Maine's popular spring wild edible is in season. Fiddleheads can be found along rivers and in other marshy areas around the state. A flavorful green, food safety experts warn of health risks associated with eating improperly cleaned and cooked fiddleheads. Credit: Julia Bayly / BDN

Foraging fiddleheads is a longtime tradition for Mainers. The tender croziers are a New England delicacy, with their unique, bright flavor and asparagus-like consistency. But could they become endangered with overharvesting?

Results of a four-year study conducted by a University of Maine Cooperative Extension expert shows that overzealous foraging of fiddleheads can cause significant decline or even destruction of their populations over time. David Fuller, the study’s author and University of Maine Extension agricultural and non timber forest products professional, analyzed how varying degrees of fiddlehead harvesting affect frond production and mortality. His findings were published in the Journal of the National Association of County Agricultural Agents.

The study focused on 30 ostrich ferns, each producing a minimum of four fiddleheads per crown, growing under mature sugar maples in a naturalized stand in Franklin County. Once every spring between 2006 and 2008, Fuller collected all of the fiddleheads from one group of ferns, half from another group and none from the third.

The fern crowns with all the fiddleheads removed in a single harvest suffered significant decline in growth in the subsequent years, and in some cases were killed outright. By the third consecutive year of harvesting, Fuller observed that these ferns exhibited a drop in mean fiddlehead yield per crown from 5.1 to 1.4, as well as mortality in 50 percent of the crowns.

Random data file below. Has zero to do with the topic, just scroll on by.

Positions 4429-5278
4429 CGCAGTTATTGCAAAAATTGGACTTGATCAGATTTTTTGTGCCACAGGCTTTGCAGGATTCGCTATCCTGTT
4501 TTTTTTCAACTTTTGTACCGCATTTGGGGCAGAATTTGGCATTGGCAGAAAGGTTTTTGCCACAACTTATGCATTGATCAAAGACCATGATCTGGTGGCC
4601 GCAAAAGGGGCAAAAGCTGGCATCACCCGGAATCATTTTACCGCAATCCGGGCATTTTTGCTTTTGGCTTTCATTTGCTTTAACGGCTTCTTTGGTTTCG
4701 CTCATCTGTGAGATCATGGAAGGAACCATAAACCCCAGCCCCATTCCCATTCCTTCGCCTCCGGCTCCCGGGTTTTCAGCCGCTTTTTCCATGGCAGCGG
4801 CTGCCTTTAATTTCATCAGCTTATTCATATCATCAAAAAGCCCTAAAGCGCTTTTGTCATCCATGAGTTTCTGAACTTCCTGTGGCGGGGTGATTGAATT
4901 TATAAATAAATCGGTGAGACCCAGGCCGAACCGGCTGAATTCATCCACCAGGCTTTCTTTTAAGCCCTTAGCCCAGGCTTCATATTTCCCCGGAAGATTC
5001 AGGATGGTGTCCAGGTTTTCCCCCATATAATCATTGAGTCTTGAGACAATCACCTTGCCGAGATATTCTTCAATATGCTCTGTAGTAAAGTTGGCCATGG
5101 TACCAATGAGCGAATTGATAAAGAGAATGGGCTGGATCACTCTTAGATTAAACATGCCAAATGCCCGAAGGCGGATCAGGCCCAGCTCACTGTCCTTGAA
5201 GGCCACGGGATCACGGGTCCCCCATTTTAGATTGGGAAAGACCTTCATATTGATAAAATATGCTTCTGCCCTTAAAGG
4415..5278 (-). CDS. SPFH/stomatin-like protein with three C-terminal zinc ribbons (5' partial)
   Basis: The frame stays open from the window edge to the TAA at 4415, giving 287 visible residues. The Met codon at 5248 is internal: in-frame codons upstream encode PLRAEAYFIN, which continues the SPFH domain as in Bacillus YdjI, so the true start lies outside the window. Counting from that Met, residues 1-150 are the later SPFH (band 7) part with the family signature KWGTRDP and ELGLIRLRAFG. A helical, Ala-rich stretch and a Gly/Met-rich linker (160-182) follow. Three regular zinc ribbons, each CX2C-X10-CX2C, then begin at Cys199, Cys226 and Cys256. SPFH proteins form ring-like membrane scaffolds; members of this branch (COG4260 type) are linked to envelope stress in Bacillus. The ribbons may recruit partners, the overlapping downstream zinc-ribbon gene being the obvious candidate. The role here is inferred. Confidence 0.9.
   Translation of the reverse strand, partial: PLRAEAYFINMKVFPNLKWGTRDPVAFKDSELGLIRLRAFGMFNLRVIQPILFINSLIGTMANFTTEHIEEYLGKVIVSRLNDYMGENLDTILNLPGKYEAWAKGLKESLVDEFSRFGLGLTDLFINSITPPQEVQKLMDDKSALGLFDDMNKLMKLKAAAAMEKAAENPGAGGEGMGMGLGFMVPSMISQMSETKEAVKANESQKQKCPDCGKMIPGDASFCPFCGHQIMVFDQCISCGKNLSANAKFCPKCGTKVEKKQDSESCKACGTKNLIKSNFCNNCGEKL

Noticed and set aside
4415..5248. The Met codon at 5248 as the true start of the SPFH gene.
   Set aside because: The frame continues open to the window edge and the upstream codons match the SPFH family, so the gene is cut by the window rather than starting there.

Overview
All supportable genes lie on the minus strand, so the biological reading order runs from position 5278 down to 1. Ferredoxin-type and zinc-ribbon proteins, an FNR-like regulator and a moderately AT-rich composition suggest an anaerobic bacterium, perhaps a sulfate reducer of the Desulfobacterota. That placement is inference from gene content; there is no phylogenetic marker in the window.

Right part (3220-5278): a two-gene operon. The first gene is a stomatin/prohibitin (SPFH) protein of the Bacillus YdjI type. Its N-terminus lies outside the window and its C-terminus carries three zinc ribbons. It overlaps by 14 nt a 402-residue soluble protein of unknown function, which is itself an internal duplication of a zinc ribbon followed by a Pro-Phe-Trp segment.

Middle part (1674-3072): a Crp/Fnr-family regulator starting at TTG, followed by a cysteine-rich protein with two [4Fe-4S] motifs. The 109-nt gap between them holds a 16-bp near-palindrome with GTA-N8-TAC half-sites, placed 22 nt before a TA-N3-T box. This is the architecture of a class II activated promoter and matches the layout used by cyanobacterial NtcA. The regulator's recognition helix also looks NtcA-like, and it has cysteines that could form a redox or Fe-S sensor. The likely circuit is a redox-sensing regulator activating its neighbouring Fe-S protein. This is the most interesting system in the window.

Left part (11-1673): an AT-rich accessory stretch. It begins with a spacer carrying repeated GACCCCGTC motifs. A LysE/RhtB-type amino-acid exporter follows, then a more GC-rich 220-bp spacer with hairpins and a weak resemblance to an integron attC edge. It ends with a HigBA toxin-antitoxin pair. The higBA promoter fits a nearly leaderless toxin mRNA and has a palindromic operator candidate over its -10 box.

The plants in which he harvested half of their fiddleheads exhibited a decrease in the mean number of fiddleheads from 6 to under 5 fiddleheads per crown in the third year. The group of ferns Fuller left unharvested produced the same average number of fiddleheads every year.

“These findings suggest that fewer than half of the fiddleheads from a given plant could be harvested and be sustainable with no follow-up harvest that year,” Fuller said. “Plants whose fiddleheads have already been harvested by other harvesters that spring should be left alone.”

Responsible foragers have long discouraged overharvesting in order to maintain populations year to year. Now, for fiddleheads at least, they have the science to back their ethics.